There are many changes I would like to visually see, as well as adding some new features. Doing so would not only help this app excel, but also by extension help the user better understand his/her tasks and aid in a true task management system. First things first: take the linen paper background and burn recycle all of it.2 In the UI refresh of iOS 11 and the move to the Editorial-style layouts, I am surprised to see Reminders be left behind. It’s dated, serves no purpose, and really limits the possibilities of the interface going forward. If we look at something more modern, say Files or Mail, there are many positive things that Reminders could borrow from its native counterparts: the dedicated side bar and its behavior, sort states that could be modified to fit the task management paradigm, and there is enough space to have clarity and utilize the space to push an updated UI that works for lists and tasks.

Now that we have a better canvas to work with, the view into your task management can be changed. For the most part, keeping lists separate can still work; in fact, for non-power users, this is likely a preferred method of seeing tasks; in a compact view or slide over, it would present in the same way. For power users like myself, I often want to see all of my tasks at once. Sure, you can keep a separate list of your tasks in another app like Drafts or Notes and move them over when you need them; but using a system like this (as I’m currently doing) is a bandaid. It would be nice to keep all of this information in one place.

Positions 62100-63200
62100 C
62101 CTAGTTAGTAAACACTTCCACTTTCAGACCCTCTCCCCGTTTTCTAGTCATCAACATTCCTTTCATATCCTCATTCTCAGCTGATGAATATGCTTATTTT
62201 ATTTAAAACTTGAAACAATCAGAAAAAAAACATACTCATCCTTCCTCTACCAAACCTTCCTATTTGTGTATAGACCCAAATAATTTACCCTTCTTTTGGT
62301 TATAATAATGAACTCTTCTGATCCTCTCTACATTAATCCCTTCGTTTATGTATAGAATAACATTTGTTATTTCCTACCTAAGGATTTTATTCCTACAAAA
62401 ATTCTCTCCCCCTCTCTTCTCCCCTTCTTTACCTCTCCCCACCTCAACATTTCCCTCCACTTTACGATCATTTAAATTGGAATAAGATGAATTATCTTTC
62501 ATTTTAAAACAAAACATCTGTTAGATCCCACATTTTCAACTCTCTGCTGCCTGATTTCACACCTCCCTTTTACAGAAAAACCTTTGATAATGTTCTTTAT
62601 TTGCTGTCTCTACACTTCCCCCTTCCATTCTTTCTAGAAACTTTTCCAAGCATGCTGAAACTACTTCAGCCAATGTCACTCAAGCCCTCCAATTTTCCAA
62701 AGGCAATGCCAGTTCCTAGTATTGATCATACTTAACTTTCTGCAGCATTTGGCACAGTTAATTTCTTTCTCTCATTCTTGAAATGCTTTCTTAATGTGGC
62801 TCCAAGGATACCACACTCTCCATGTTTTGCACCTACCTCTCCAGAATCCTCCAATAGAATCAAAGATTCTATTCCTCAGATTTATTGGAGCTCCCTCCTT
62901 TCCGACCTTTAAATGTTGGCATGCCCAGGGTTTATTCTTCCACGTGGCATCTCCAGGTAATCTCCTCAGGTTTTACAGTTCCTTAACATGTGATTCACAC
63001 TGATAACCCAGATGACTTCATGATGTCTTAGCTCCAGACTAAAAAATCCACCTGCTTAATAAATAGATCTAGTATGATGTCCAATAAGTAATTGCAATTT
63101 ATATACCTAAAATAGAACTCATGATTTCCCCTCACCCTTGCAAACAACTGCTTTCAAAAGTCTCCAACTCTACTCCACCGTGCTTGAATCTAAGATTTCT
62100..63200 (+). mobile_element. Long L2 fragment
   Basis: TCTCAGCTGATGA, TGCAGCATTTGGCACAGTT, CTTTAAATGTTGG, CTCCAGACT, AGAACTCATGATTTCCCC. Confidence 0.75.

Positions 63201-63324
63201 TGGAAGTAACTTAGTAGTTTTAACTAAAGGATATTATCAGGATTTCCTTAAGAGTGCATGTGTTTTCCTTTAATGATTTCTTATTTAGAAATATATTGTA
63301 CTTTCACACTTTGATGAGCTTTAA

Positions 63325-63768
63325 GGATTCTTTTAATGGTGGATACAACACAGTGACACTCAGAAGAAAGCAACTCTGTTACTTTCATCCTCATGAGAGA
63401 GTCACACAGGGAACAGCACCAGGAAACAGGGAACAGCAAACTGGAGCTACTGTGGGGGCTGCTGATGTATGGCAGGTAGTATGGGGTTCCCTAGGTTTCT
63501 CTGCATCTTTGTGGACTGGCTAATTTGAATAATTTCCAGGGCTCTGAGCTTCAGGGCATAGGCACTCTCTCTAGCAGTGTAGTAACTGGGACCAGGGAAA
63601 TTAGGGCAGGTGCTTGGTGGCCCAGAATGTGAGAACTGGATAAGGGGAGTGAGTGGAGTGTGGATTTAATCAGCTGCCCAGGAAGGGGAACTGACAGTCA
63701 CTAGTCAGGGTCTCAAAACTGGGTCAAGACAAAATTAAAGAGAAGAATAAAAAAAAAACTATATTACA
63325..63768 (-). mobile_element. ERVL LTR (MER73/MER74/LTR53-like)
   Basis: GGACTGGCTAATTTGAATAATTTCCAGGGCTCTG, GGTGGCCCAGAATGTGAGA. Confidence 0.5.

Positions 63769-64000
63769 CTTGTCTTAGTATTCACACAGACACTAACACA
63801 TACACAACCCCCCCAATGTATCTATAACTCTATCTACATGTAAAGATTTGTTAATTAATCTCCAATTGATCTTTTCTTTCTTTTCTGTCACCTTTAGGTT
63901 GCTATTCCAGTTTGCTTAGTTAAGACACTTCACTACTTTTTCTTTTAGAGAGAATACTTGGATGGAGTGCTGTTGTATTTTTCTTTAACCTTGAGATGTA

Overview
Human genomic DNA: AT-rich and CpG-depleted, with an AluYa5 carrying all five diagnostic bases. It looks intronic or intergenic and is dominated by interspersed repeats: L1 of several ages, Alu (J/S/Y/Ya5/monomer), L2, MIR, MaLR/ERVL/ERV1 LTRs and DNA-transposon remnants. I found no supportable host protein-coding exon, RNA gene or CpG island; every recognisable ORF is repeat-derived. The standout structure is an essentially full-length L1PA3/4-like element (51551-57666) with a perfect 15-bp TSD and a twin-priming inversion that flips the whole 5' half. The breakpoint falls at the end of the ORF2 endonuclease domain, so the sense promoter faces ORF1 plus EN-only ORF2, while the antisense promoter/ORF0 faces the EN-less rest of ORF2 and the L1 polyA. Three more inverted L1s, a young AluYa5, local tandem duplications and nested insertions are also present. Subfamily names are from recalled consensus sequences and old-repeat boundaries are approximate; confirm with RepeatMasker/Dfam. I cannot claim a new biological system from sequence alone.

I think Apple can accomplish this by utilizing system lists, like that of the Scheduled list. It could be in its own section of the app, similar to how Favorites is contained in Files. By adding an All Tasks list, the user can see all of their tasks presented to them. There would be headings for each list, denoted by their color, which separate the tasks; additionally, these can be foldable headings to minimize what is in view. This would also enable drag/drop within the full task view between lists without having to leave the current view. In the future, allowing for the addition of user-generated Smart Lists would be a huge benefit to those with many tasks. There could also be a completed and recently deleted task item for the times you make a mistake so you can recover your work, or if you really want to see what you have completed along the way.

By providing a more modern design, Reminders can have the simplicity it has today while expanding its capability. The utilization of space and information density can be increased with the new UI, while still maintaining the most basic task management. Some of the existing interface for lists can be carried over, namely the color and sharing interface. The task editing can remain the same, but can be presented in an iOS 11 style. It no longer would make Reminders the bastard child on iOS, but would make it part of the new iOS family.

By giving the user an opportunity to view their entire task management structure, it will allow a more-than-casual task management aficionado to really power through a review of what is going on with their entire life, all while using a native solution on iOS that integrates with the entire system.


Another power-user feature that could be added in an elegant way would be the use of tags. This is already present in Files, and I think presenting consistency across apps would be a huge win for everyone. The tags would be listed off to the side with their color/name; in a single view, these could be shown like a traditional list.